Uncertainty is high as the year starts, but on the bright side that includes more upside opportunities than downside risks. As always, we hope for greater clarity after the Chinese New Year. It is the ox’s turn in the lunar calendar. The ox is meant to be hardworking and methodical, which is what is needed this year.
IMA Asia sends its members ‘Asia Tracker’ and ‘China Tracker’ weekly updates and a monthly Asia Brief to keep them abreast of the fast-moving changes in the region. This posting is a synopsis of the latest Asia Brief. For more information on IMA Asia forum membership click here.
Growth in 2020 depended on two things: fast and effective suppression of COVID-19 and the scale of stimulus. Both remain important in 2021 with the speed and coverage of vaccination programs becoming a third factor. The vaccine will have a big role in determining growth from the second half of the year.
A better outlook for most of Asia
Asia/Pacific economies as a whole contracted by 0.7% in 2020 but the forecast for 2021 growth has risen to 5.8%. Three factors stand out in the lift in growth.
The first reason for the positive outlook is the continued good suppression of COVID-19 by five countries (China, Taiwan, Vietnam, Australia, and New Zealand), which will support good domestic recoveries from the second half. South Korea, Japan, Hong Kong, Thailand, and Malaysia could join that fortunate group by the end of February.
The second reason for promising growth prospects is reasonable progress in lining up vaccines. India notably joins the well positioned countries in this regard. Singapore started immunisation after securing enough doses for its 5.7m population. The country’s bigger challenge is the loss of tourism and business travel, with arrivals down 84% in January to November 2020 from the same period in 2019.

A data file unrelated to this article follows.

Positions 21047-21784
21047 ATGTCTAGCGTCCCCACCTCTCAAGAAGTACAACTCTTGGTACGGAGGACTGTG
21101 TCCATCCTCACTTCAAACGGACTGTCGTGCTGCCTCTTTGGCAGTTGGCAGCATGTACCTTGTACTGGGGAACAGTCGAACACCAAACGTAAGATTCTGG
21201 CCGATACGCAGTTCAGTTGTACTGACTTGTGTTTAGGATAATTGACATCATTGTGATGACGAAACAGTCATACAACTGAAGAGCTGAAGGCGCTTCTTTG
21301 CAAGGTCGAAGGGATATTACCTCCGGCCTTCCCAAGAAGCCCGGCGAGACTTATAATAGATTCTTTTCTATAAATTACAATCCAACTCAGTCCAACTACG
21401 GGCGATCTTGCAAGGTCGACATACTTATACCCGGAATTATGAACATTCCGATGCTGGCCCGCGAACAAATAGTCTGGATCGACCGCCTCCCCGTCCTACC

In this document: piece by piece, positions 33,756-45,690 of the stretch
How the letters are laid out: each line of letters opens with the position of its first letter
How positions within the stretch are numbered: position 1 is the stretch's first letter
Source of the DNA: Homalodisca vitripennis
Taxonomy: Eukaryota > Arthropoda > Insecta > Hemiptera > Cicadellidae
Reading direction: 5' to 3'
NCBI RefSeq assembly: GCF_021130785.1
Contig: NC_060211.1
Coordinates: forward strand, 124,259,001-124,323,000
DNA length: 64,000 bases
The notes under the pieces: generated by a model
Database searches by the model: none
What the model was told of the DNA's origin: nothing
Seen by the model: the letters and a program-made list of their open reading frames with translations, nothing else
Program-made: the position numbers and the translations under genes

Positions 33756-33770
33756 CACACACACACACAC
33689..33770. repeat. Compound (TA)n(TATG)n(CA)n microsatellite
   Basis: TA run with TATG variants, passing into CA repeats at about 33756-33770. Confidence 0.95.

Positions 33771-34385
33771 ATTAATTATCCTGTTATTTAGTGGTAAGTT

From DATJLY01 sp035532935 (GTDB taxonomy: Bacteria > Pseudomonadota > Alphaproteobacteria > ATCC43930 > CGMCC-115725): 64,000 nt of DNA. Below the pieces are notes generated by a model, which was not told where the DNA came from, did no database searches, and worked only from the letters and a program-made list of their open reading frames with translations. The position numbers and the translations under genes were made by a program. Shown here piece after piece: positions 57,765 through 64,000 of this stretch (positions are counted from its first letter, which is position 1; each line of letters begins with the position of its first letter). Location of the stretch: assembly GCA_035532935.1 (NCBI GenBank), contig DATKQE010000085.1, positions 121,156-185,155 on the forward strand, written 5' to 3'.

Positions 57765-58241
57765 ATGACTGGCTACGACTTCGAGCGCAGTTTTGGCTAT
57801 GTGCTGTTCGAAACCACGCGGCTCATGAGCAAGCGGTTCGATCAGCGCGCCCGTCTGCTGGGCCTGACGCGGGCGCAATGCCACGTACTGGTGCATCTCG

Finally, the world’s single biggest source of demand growth last year and this year is in China. China’s domestic growth tends to spill over into export benefits for its neighbours. Our main scenario for 2021 is an 11-12% GDP rise in the first quarter 2021 (offsetting -6.8% in Q1 2020) followed by 8-9% in Q2 and 6-7% in the second half of this year. Given the scale of China’s economy that will lead to critical support for trading partners and a weak global economy.
Asia’s ‘At Risk 3’
The Philippines, Indonesia, and India could face a prolonged drop in market potential because of their failure to quickly suppress COVID-19.
The Philippines just reported a 9.5% fall in GDP for 2020 (the largest decline across Asia Pacific). The country will recover only a little more than have that decline if it achieves a forecasted growth rate of 6.3% in 2021.
While Indonesia’s estimated fall of 2.3% this year is much smaller, a significant fall in long-term potential is emerging. Prior to COVID-19, Indonesia could count on a 5% GDP increase annually. It aspired to 7% annual rise in GDP but never undertook the reforms necessary to lift growth. The bedrock of Indonesia’s rise has been consumer growth of 4.6% per annum for the two decades to 2019. Poor virus suppression has undermined consumer confidence. IMA Asia expects consumer demand growth to slow to 3.5% annually for 2021-25 while GDP slows to 4% per annum.
India is more complex, with a widespread view in markets (and at the IMF) that a rebound will occur in the next 12 months. Daily new virus cases have been falling for three months. Moreover, India is well positioned for a vaccination drive as it is the world’s largest vaccine producer. Yet, problems that pre-date the virus remain, particularly in the fragile finance sector which has little capacity to support growth.
A major plus for Asia’s economies
The confluence of low inflation, relatively cheap and stable oil prices, and lots of money seeking yield is a major plus for Asia’s emerging markets. It should mean strong capital inflows – both portfolio and foreign direct investment (FDI) – over the next few years, even for Asia’s “at risk” three (as they’ll offer higher yields). Add to that Asia’s long tradition of swinging to big trade surpluses during a global downturn (imports always fall faster than exports) and you end up with fast rising foreign exchange reserves and rising currencies. That’s the story from last May and it looks poised to continue into 2022.